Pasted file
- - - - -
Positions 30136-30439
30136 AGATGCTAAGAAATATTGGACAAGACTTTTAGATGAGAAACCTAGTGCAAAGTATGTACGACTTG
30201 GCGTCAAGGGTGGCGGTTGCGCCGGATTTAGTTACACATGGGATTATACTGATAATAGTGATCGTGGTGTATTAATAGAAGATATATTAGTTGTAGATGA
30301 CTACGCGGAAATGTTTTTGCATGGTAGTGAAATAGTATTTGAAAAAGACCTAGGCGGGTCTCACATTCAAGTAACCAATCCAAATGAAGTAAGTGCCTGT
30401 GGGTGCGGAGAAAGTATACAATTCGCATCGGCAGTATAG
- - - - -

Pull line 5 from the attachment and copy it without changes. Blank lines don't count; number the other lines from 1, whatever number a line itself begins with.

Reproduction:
30401 GGGTGCGGAGAAAGTATACAATTCGCATCGGCAGTATAG